Zlatko Ugljen. Šerefudin White Mosque. 1969–79. Visoko, Bosnia and Herzegovina. Interior view. Photo: Valentin Jeck, commissioned by The Museum of Modern Art, 2016

Ivan Vitić. Apartment Building on Laginjina Street. 1957–62. Zagreb, Croatia. Perspective drawing, 1960. Tempera, pencil, and ink on paper, 27 15/16 × 39 3/8″ (71 × 100 cm). Ivan Vitić Archive, Croatian Academy of Sciences and Arts

Dinko Kovačić and Mihajlo Zorić. Braće Borozan building block in Split 3. 1970–79. Split, Croatia. Exterior view. Photo: Valentin Jeck, commissioned by The Museum of Modern Art, 2016

Zoran Bojović for Energoprojekt. International Trade Fair. 1973–77, Lagos, Nigeria. Plan of external traffic connections and internal circulation, 1973. Felt tip pen on tracing paper mounted on cardboard, 27 9/16 x 39 3/8″ (70 x 100 cm). Personal archive of Zoran Bojović

Vjenceslav Richter. Yugoslav Pavilion at Expo 58. 1958. Brussels, Belgium. Archive of Yugoslavia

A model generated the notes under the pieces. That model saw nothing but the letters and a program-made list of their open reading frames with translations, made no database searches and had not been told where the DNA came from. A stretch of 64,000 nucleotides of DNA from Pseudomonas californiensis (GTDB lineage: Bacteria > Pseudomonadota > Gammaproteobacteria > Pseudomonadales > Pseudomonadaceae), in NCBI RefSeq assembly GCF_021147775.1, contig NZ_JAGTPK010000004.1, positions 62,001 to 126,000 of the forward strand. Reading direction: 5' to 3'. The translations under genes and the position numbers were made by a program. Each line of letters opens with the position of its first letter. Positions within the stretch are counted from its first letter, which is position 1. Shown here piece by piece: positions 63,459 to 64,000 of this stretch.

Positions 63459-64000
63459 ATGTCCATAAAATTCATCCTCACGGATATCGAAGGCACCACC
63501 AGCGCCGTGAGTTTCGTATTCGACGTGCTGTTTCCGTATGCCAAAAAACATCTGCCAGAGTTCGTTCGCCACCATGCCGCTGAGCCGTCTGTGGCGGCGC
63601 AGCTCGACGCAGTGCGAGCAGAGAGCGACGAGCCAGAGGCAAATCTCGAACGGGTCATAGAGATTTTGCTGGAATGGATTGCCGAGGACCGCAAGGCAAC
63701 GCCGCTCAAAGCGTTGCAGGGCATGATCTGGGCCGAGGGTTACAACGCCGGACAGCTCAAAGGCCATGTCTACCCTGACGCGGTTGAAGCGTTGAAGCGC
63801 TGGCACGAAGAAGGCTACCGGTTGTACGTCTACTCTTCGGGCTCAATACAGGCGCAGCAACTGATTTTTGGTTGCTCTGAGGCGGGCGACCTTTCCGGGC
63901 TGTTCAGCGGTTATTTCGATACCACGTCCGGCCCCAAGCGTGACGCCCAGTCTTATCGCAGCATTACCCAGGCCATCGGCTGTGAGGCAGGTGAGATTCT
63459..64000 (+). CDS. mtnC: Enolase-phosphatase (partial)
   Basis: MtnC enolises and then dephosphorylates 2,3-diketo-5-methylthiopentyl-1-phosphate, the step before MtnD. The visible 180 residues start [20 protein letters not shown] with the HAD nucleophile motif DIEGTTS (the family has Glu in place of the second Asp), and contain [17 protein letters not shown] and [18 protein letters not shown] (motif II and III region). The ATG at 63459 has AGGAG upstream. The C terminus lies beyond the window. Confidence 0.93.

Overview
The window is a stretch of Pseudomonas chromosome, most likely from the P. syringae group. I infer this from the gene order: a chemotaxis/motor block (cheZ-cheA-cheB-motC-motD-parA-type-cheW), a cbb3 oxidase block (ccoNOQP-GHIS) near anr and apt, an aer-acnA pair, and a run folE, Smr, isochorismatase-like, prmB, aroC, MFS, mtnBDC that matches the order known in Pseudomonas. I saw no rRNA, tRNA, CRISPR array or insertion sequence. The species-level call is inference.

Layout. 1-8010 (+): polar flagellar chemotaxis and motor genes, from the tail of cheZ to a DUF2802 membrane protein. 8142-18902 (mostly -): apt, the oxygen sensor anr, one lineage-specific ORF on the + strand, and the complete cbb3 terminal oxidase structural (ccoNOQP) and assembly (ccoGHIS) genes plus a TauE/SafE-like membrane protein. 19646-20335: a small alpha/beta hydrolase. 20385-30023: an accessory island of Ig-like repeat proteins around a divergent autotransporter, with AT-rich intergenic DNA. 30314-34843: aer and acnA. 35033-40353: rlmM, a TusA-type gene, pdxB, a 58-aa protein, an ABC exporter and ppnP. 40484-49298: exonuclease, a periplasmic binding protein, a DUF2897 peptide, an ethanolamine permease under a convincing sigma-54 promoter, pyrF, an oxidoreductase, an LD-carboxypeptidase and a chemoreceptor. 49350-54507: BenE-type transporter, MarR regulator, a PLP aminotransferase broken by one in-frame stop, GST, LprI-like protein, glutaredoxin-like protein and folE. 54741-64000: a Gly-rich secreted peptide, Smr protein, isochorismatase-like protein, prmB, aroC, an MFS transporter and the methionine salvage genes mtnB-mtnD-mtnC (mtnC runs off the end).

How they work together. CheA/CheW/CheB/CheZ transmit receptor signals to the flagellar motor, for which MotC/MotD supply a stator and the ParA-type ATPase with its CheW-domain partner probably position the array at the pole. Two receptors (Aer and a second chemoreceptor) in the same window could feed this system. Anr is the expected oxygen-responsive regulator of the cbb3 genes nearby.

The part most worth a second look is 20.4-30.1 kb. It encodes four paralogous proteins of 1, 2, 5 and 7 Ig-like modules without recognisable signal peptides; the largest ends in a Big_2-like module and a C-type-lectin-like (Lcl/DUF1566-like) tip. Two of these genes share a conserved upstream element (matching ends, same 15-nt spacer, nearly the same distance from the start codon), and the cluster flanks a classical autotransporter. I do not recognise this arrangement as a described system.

Exhibition poster for the retrospective of architect Janko Konstantinov, 1984. Collage diazotype and tracing paper. Personal archive of Jovan Ivanovski

Janko Konstantinov. Telecommunications Center. 1968–81. Skopje, Macedonia. View of the Southwestern Block façade. Photo: Valentin Jeck, commissioned by The Museum of Modern Art, 2016

Andrija Mutnjaković. National and University Library of Kosovo. 1971–82. Prishtina, Kosovo. Exterior view. Photo: Valentin Jeck, commissioned by The Museum of Modern Art, 2016

Milan Mihelič. S2 Office Tower. 1972–78. Ljubljana, Slovenia. Photo: Valentin Jeck, commissioned by The Museum of Modern Art, 2016